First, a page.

Ben Rhodes Emerging as ‘Person of Interest’ in House Intelligence Committee Unmasking Probe

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Jonathan Ernst/Reuters.

Former Obama White House National Security Advisor Ben Rhodes is emerging as a person of interest in the House Intelligence Committee’s unmasking investigation, according to a letter obtained by Circa.

The letter sent from the House intelligence committee to the National Security Agency (NSA) on Tuesday requests the number of unmaskings made by Rhodes between Jan. 1, 2016 to Jan. 20, 2017, congressional sources told Circa.

The committee is requesting that the NSA deliver the information on Rhodes by August 21.

Unmasking refers to the practice of having the identity of an American caught up in surveillance of a foreign target revealed. Their names are hidden — or masked — because U.S. intelligence agencies are prohibited from spying on Americans.

An intelligence consumer, however, can request that an American’s name be unmasked, or revealed, through a formal process. House Intelligence Committee Chairman Devin Nunes recently said in a letter to Director for National Intelligence Dan Coats that Obama aides made “hundreds” of requests in their final year in office.

Some of the unmaskings were followed by leaks in the press, he said. While unmasking is not illegal, leaking classified intelligence is illegal.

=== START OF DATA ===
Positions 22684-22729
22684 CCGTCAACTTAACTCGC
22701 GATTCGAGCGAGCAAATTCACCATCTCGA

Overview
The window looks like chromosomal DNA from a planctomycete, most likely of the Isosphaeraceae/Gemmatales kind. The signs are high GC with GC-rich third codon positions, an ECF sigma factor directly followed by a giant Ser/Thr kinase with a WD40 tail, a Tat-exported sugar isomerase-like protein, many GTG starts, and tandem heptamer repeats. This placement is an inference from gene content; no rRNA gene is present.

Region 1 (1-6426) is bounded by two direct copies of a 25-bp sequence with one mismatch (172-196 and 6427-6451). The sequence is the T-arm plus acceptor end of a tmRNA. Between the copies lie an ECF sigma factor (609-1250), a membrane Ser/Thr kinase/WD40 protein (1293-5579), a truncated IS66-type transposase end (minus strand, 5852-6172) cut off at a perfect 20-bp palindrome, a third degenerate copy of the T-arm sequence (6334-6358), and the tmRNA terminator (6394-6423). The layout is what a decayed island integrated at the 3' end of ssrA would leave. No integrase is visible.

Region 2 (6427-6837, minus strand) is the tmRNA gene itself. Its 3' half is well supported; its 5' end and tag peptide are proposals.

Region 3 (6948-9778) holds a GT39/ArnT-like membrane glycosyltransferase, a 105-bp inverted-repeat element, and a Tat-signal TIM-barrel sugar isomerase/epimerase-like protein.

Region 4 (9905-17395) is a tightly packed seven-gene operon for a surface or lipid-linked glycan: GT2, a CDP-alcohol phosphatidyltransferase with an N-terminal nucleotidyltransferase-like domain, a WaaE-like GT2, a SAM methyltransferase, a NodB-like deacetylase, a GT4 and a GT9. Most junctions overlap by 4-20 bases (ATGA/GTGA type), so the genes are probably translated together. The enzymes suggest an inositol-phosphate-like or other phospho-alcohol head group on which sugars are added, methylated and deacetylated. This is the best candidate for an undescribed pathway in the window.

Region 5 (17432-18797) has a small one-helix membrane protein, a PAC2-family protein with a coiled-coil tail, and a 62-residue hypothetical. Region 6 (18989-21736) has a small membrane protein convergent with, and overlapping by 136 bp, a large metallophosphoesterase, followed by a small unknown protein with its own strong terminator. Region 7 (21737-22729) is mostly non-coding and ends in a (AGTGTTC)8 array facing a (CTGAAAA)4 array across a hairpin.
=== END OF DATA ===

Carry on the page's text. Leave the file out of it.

Nunes has been conducting an investigation to see whether Americans — including Trump campaign associates — were improperly unmasked before and after the election.

Nunes said in the letter to Coats that the committee has “found evidence that current and former government officials had easy access to U.S. person information and that it is possible that they used this information to achieve partisan political purposes, including the selective, anonymous leaking of such information.”

U.S. officials told Circa on condition of anonymity that the intelligence reports included some intercepts of Americans talking to foreigners and many more involving foreign leaders talking about the future president, his campaign associates, or his transition team. They noted that most of the intercepts had little to do with the Russian election interference scandal, and some appeared to have nothing to do with national security.

The intelligence panel has requested information related to its investigation on unmasking for former National Security Advisor Susan Rice, former CIA Director John Brennan, and former U.S. Ambassador to the United Nations Samantha Power.

An intelligence source, with direct knowledge of the type of requests made by the Obama aides, told Circa:

It’s like hell and high water to fill out and gain approval for these types of unmaskings. It’s something analysts take seriously and could entail filling out 80 pages of paperwork to prove there is a need to unmask. If top officials were unmasking without oversight it’s something everyone should be concerned about and it puts our intelligence community in a very bad place.

During his last year in office, the Obama administration significantly expanded efforts to search National Security Agency intercepts for information about Americans, according to a previous Circa report.

According to data from the Office of the Director of National Intelligence, government officials conducted 30,355 searches in 2016 seeking information about Americans in NSA intercept meta-data, which include telephone numbers and email addresses.

The activity was a 27.5% increase over the prior year and more than triple the 9,500 such searches that occurred in 2013, the first year such data was kept, the report said.

In 2016 the administration searched for data related to 5,288 Americans — an increase of 13 percent over the prior year.


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